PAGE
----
- Faith and Fear in Flushing - http://www.faithandfearinflushing.com -

The Highlight Gang Gets Deleted

Admittedly, that new Cuddyer smell that so intoxicated our nostrils [1] when the Mets made their loud November move has grown faint. What’s that they say about vehicles losing their value as soon as they leave the dealership? Our new (technically pre-owned) right fielder hasn’t rolled up one additional mile since he pulled into our garage, yet by being one of the first big signings of the offseason and not being paired by a second acquisition of significant size since — John Mayberry, Jr. [2] and Sean Gilmartin [3] notwithstanding — it’s tempting to think the Mets have done nothing.

Does loitering at a busy intersection count? Because if it does, maybe the Mets have lurched forward a bit by just standing here watching the wheels go by. Since Cuddyer came on board, look who’s gone from our general midst:

• Jason Heyward, from Atlanta [4]
• Adam LaRoche, from Washington [5]
• Jimmy Rollins, from Philadelphia [6]

Those divisional deletions don’t solve all the Mets’ problems or necessarily not create new ones, given the way rosters evolve, but let’s hear it for no longer regularly seeing guys who’ve been showing up in our nightmares like clockwork for far too long.

Heyward. LaRoche. Rollins. Will SNY be able to air Post Game Live after losses without them? Heyward taking away base hits; LaRoche adding to the wrong half of the scoreboard; Rollins summoning ghosts. Their signature work accounted for a good chunk of the National League East’s anti-Mets propaganda highlight reel.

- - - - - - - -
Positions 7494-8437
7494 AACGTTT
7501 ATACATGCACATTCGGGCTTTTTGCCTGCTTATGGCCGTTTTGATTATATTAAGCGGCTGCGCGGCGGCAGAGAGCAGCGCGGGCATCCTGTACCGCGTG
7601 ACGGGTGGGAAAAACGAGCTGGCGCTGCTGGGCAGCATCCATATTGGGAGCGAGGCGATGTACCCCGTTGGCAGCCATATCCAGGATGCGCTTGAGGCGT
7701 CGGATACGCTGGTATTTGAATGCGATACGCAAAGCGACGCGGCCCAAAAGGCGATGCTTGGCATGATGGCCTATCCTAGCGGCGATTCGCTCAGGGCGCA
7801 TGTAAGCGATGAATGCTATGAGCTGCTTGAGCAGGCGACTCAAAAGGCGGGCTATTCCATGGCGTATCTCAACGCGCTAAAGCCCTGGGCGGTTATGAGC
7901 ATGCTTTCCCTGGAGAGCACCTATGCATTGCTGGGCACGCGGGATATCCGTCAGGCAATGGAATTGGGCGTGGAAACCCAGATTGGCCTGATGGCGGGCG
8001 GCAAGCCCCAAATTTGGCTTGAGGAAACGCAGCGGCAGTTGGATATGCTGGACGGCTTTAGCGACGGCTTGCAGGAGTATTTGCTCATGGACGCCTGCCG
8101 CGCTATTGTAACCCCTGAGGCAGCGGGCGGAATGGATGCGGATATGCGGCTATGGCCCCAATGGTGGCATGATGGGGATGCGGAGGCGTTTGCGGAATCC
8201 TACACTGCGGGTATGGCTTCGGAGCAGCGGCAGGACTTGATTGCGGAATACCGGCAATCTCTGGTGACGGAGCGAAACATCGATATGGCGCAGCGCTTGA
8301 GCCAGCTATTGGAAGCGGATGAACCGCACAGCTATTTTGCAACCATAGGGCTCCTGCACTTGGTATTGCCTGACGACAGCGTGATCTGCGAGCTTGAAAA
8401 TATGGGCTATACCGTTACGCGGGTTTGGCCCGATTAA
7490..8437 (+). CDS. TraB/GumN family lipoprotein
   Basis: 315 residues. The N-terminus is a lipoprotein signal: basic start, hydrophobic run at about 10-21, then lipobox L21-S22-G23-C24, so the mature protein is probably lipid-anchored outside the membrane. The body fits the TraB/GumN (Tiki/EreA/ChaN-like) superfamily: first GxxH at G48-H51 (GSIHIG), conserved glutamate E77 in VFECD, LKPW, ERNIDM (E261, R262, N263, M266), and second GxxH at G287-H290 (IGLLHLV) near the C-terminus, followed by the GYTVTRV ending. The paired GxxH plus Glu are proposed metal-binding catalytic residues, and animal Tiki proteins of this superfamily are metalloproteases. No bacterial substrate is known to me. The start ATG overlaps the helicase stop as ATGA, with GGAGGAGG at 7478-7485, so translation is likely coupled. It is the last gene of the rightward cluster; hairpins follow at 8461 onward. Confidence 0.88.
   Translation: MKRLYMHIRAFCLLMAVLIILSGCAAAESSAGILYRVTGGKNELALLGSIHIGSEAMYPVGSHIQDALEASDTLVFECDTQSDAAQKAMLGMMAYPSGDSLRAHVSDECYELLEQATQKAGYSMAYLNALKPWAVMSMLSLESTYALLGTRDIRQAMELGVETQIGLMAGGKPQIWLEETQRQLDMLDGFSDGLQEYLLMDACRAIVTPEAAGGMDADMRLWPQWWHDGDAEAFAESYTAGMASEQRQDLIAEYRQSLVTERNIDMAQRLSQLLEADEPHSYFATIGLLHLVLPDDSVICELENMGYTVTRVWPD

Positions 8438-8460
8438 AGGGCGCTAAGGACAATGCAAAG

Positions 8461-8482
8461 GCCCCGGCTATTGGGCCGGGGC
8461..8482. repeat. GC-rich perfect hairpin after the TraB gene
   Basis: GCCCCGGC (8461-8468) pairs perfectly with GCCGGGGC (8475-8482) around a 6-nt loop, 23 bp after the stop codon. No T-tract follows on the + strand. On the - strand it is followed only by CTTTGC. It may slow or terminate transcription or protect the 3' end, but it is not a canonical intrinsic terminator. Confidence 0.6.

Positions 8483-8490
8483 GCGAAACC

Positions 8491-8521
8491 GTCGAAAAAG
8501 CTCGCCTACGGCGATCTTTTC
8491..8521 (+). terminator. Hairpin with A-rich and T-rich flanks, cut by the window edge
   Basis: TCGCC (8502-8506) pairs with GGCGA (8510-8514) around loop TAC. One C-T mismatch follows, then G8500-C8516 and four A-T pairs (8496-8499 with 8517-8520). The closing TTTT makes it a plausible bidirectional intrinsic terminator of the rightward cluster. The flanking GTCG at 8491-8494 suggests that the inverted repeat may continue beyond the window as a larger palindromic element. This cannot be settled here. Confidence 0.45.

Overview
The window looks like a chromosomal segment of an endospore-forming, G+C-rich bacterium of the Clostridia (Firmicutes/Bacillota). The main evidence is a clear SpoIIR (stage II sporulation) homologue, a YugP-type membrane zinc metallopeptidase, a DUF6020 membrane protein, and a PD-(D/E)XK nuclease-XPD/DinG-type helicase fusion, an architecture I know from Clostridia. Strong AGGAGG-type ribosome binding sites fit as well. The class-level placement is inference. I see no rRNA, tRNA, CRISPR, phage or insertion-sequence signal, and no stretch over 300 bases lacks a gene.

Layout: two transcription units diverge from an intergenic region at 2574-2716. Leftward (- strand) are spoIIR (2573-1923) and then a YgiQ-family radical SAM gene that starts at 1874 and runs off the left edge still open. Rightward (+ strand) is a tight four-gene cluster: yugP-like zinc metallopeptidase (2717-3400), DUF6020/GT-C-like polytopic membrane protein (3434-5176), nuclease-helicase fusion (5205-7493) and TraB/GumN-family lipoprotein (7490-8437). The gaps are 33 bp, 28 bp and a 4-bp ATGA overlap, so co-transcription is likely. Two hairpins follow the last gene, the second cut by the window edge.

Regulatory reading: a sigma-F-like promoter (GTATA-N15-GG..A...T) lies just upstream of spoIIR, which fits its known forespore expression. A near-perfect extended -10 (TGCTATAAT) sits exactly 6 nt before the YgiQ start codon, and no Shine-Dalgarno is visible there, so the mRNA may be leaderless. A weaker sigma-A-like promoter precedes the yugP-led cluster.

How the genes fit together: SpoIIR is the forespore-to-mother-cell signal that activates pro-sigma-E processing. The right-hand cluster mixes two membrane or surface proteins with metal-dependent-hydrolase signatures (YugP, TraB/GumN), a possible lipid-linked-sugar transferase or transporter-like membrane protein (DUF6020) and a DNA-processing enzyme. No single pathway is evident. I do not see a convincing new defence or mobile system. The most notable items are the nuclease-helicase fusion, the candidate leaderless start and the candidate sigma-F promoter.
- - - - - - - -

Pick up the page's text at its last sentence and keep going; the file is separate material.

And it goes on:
The rest of that film features Giancarlo Stanton dooming us from another stratosphere. He’s not going anywhere, at least until Jeffrey Loria twirls his mustache just before revealing his usual nefarious loopholes [7].

Depending on your rivals to melt around the edges is no surefire way to improve your chances, but if the Mets sought upgrades and couldn’t yet find them, then at least there’s the comforting thought that we’ll have to think less about the guys who’ve been killing us at regular intervals in the preceding seasons. Not that the teams they left behind aren’t capable of unleashing other strains of pest we’ve not yet dreamed of — the Nationals are still the Nationals and never underestimate the Phillies or Braves, even as they retrench — but no more Jimmy Rollins “doing what it takes to win”; no more Jason Heyward “diving and coming up with an unbelievable catch”; no more Adam LaRoche “going deep against Met pitching once again”.

LaRoche is tucked away on the South Side of Chicago. Rollins is a newly minted Los Angeleno. Heyward will still be wearing a distasteful uniform, but we’ll run into him relatively infrequently as a Cardinal. Has the neighborhood grown safer?

I don’t know. Too many Nationals roam the top of the division, the Marlins seem more genuinely dangerous than they have since Miguel Cabrera was young and mobile and it’s impossible to count on the Braves destroying the Braves from within. The winter we got Alomar and Vaughn, they got Sheffield and won the East; the winter we got Martinez and Beltran, they got Hudson and won the East; they’ve lately picked up Shelby Miller and Nick Markakis. Tell me for sure we won’t feel a tomahawk in our back at the hands of Shelby Miller and Nick Markakis. The Phillies, meanwhile, still maintain enough aging Rollins teammates so as to inspire reflexive shudders.

The Mets were getting better when 2014 ended, a season when they had no Harvey, no Syndergaard, no Cuddyer and only a small sample of Flores. They should keep trying to get better ahead of April 6, no doubt. But the part where we don’t have to be exposed to overly familiar nemeses for six series a year apiece…I’m marking that down as the first provisional win of 2015.

People ask me what I do in winter when there’s no baseball. I’ll tell you what I do. I take refuge inside the Mets Lounge with Taryn Cooper [8] and talk Mets baseball with the Coop. Listen to us staring out the window and waiting for spring here, about 25 minutes in.